Due to flat tax revenues and escalating pension costs, the city of San Jose has been forced to cut library hours year after year as well as make million dollar sacrifices in all other city departments. Even with all of the eliminations, San Jose continues to have a budget deficit. The current direction for the Library Department for fiscal year 2012-2013 is to cut an additional $2 million, which ultimately equates to library staff layoffs and less hours of operation.
It is unlikely that the four libraries currently closed in four different council districts will open in the coming years with the existing library delivery model. Instead, there is a high probability that library hours across the city will be reduced again to balance the budget. At a time when we need to preserve our police staffing, it is unlikely our libraries will receive any windfall of tax revenue.
San Jose is gifted with beautiful libraries funded by voter passed bonds. Our goal should be to open our libraries for as many hours a week as possible. Certainly, the most important concern is to have the library doors open.
We need to re-examine the current delivery model for San Jose libraries and seriously consider how we can incorporate volunteers to fully maximize the hours of operation at all of our libraries. Any change from the current delivery model requires approval from the union.
Volunteers could add value. For example, they could augment current library staff to extend the number of hours a specific library is open. This does not mean laying off current staff, but rather simply augmenting staff with volunteers to gain an extra open day a week. Or, in a worse case scenario, retaining the current hours in the face of budget cuts. In relation to volunteering for civic purposes, 71 percent of fire fighters in this country are volunteer.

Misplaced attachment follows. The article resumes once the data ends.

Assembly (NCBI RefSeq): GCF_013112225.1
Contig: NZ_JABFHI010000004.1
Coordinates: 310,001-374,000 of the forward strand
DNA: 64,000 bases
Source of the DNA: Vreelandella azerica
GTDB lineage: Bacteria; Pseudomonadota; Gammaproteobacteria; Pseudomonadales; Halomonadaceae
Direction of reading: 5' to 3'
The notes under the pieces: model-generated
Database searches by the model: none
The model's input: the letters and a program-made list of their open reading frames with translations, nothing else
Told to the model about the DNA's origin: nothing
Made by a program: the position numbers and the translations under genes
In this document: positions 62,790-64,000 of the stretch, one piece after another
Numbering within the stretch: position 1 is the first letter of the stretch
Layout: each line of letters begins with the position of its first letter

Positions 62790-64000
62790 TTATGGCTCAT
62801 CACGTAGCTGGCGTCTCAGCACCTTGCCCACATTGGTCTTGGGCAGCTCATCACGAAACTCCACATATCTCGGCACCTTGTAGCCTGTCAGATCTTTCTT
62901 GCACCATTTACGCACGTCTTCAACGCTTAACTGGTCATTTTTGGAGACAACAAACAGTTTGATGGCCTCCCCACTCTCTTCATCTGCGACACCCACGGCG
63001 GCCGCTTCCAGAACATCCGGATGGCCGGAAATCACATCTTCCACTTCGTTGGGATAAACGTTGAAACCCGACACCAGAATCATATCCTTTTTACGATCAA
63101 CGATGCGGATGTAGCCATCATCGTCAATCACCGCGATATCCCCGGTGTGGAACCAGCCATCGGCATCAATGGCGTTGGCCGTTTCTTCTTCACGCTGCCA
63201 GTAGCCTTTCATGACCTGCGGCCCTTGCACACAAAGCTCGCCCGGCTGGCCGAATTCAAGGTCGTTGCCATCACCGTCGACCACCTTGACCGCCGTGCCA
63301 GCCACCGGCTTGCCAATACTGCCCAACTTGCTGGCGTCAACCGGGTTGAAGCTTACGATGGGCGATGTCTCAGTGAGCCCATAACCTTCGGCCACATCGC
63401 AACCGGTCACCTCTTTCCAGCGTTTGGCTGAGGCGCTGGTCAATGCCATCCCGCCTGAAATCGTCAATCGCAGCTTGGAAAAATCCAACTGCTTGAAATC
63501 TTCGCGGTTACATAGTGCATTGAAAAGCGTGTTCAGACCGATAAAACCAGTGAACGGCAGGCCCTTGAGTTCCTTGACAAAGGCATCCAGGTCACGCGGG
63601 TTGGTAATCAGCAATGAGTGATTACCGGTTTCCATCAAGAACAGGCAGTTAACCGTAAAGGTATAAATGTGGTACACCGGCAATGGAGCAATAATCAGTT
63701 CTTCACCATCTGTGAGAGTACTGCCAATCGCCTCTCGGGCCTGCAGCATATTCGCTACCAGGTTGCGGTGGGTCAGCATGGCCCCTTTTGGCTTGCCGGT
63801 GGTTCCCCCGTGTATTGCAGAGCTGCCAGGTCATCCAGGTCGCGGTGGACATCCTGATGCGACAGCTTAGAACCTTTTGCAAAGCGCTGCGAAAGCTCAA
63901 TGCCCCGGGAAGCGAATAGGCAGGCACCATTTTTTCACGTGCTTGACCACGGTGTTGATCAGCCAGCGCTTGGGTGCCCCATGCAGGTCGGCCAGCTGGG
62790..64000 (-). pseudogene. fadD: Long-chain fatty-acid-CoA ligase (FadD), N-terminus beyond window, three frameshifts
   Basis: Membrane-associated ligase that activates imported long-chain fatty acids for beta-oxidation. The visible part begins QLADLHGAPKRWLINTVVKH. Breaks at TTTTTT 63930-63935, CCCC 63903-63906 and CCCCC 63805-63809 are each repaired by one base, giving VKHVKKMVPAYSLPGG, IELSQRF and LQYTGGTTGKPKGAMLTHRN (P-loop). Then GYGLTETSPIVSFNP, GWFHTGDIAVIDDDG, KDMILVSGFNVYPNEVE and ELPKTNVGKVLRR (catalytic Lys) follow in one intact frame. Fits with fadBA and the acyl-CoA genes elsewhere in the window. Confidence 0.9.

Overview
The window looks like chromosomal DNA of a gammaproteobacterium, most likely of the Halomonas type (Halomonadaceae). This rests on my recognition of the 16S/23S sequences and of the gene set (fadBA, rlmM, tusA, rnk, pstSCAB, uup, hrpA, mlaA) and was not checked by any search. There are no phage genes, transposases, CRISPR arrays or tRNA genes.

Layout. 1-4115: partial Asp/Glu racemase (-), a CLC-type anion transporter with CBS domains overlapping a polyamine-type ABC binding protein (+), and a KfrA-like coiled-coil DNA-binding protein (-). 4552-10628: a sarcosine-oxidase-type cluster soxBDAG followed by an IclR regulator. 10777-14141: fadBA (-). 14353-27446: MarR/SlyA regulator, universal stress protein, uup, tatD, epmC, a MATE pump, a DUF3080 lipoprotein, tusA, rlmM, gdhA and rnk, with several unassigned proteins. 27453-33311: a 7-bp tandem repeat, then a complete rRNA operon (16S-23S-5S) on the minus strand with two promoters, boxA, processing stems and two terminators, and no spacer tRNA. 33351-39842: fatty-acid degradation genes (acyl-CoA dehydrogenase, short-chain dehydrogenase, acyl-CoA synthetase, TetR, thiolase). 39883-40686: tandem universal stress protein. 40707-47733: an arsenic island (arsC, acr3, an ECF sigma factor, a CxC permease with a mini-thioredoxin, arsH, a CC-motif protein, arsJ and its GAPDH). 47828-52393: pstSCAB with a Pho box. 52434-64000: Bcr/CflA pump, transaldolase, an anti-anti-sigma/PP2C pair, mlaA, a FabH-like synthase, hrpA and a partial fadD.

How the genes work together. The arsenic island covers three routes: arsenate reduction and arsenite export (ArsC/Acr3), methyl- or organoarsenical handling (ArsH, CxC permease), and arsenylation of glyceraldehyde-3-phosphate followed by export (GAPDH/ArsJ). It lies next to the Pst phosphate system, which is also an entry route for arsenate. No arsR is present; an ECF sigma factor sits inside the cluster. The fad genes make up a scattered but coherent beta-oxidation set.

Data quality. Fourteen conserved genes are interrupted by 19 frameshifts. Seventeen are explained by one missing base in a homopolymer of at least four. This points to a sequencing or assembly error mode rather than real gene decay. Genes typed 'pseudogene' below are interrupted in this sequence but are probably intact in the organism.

I hope that the mandatory meeting process, which is known as “meet and confer” (not open to the public or even elected officials, unfortunately), between the unions and the city might result in some movement to incorporate volunteers. My fear is that if we don’t make some changes now, then the council may have to consider another cost saving alternative like outsourcing the libraries to a third party, as is being done in other cities. Although outsourcing would extend the hours and days of operation, it would also most likely bring layoffs. As a result, I would like to see volunteers utilized.
As I mentioned above, the vast majority of fire fighters in the USA are volunteer, therefore, I believe mustering volunteers for a library would be less difficult in comparison. One reason for less difficulty is because 95 percent of San Jose library patrons today already use self-checkout machines for their library materials. Maximizing volunteer opportunities would open the door for both residents to utilize the library and for resident volunteers to come forward and be part of the solution.
More than 3,000 volunteers near and far have come out to support the San Jose Municipal Rose Garden, and I believe people would do the same for libraries given the opportunity. Allowing volunteers to augment city staff would avoid layoffs and stretch our library department funding further to benefit our customer: San Jose residents.
Please help keep the San Jose Municipal Rose Garden the number one rose garden in the USA by volunteering for Winter pruning this Saturday at 9am. Special recognition will be given to two of the many volunteers, Myles Tobin and Harry Garcia, who have volunteered more than 2,000 unpaid hours each. If you can’t make it, this event volunteer opportunity exists year-round at the park—except when it rains.